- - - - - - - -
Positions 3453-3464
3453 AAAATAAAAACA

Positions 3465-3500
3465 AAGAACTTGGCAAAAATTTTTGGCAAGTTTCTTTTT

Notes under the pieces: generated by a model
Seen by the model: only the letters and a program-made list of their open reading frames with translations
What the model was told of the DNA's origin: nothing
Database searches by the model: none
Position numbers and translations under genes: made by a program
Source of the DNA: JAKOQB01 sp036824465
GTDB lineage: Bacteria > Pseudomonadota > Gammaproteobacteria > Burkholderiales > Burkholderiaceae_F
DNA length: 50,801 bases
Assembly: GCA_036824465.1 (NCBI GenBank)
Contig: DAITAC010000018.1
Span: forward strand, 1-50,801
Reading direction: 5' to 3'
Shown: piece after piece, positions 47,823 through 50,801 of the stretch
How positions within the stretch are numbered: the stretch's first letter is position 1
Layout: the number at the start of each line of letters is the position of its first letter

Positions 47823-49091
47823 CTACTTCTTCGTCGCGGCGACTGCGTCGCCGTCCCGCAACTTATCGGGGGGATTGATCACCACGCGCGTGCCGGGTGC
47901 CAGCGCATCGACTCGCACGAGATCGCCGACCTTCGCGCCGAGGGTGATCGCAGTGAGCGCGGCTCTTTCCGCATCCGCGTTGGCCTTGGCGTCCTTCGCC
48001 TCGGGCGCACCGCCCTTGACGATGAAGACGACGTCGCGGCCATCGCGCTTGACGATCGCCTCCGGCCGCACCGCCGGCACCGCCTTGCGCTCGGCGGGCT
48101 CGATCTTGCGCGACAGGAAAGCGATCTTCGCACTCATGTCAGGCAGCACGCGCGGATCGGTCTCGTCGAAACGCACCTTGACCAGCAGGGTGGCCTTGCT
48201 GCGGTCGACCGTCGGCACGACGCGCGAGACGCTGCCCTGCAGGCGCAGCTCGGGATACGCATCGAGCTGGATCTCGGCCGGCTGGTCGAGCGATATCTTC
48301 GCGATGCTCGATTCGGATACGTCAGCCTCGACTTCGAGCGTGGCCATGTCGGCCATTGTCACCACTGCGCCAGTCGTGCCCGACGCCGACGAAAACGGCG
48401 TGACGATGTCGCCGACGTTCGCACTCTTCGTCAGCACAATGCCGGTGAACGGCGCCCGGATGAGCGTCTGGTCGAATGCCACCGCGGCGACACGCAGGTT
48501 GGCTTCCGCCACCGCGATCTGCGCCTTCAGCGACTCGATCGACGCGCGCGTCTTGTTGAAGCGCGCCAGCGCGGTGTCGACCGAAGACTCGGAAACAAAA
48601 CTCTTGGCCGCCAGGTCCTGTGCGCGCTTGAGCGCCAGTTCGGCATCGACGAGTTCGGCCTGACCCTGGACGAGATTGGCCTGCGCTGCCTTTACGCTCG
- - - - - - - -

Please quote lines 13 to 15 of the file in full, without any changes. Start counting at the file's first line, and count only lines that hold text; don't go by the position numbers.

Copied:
Assembly: GCA_036824465.1 (NCBI GenBank)
Contig: DAITAC010000018.1
Span: forward strand, 1-50,801